Survival tales on World Cancer Day
From diagnosis, through treatment, to adjusting with life afterwards, cancer can be daunting to all involved. On World Cancer Day today, the guide shares a doctor’s advice on how patients and their family members can fight the disease
World Cancer Day
Understand, accept and try to move on with life
Most of the time, patients do not accept that they have cancer, especially if they are still healthy. It takes at least two-three seatings for them to come to terms with it. And at times, patients never return after the diagnosis, thinking that there’s no cure for cancer. But not all types of cancer are incurable. Every cancer is different, and the treatment varies.
Patients have the right to know about the disease
In several cases, relatives do not want the patient to know about the nature of the disease. But, it’s every patient’s right to know what they are suffering from. However, if you still can’t tell them the truth, they should at least, be given a diluted version of their case. They go into shock after learning that they have cancer, but patients have shown a greater will to fight back and became more accepting of treatment after knowing they have cancer.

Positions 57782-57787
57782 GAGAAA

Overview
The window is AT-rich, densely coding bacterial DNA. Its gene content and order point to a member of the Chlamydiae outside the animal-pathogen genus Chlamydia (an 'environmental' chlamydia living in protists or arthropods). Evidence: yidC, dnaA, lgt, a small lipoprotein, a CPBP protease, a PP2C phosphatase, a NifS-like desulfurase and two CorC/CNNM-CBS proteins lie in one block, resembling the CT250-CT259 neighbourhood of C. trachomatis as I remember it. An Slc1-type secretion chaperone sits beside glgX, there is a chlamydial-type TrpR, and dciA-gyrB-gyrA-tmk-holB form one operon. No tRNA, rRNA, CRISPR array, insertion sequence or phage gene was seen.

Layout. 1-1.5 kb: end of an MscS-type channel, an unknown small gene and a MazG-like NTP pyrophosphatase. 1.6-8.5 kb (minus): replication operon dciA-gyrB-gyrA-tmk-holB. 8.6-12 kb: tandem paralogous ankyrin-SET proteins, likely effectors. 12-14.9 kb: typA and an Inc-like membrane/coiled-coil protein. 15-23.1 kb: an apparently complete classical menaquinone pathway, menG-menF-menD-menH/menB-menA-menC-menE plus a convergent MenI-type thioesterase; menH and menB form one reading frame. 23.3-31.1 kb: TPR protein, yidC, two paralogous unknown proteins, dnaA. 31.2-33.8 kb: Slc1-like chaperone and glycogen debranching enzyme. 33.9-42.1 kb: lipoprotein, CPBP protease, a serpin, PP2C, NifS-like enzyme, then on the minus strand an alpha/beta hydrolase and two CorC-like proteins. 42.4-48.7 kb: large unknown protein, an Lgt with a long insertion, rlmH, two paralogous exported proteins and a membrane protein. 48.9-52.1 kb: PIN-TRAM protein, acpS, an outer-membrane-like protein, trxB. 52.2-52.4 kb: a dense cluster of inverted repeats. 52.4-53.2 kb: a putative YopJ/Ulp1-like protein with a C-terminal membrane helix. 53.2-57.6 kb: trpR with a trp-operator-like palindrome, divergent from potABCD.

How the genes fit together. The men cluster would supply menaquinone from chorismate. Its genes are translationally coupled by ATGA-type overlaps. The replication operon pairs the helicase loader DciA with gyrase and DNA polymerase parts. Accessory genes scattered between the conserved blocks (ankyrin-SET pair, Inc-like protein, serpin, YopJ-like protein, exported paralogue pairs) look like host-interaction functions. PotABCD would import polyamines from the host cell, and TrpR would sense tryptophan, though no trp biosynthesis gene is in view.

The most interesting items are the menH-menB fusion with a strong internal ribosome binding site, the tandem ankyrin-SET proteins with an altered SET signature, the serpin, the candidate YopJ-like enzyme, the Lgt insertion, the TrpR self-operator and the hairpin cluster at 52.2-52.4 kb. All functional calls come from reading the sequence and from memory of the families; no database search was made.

Beware of the side effects
Treatment for cancer varies depending on the type and stage of cancer. Basically, there are three treatments available — chemotherapy, radiation and surgery. It’s important that the patient and the family understand the treatment and its side effects. Some treatments like chemotherapy can affect their chances of reproduction. So, patients must be aware of the good and bad sides of treatment. Besides, they should also understand that there are ways to preserve male semen and female embryos, for later usage. So, even cancer patients can produce children at a later stage.
There are several ways to release the pain
Cancer is often synonymous with pain. It’s something that most patients and relatives worry about. However, there have been significant development in that area. Now, several methods and medicines are available to reduce the pain. Many hospitals have separate pain management counsellors as well.
Keep the same attendants at all times
It’s ideal that the attendant, be it a relative, family or a hired professional, is the same person(s). The attendant(s) act as a pillar of strength, and a link between the patient and the doctors, and both rely a lot on him. Hence, it’s ideal that the same person take the role of attendant at all times.
Counselling is a must for patients and families
Cancer is daunting to the patient as well as family members. While the patient needs to stay positive, despite the physiological changes that some treatments bring with them, often family members struggle to deal with the challenges. Sometimes, caretakers also need caring, and counselling can play an important role in helping them deal with the changes, and create a positive environment.
Never forget to go for follow up appointments
Most malignant cancers recur two-three years after stopping the treatment. Therefore, regular follow-up check-ups, at least once every four months, is important to keep it in check.
Information courtesy: Dr Boman Dhabar, medical oncologist, Wockhardt Hospital, Mumbai Central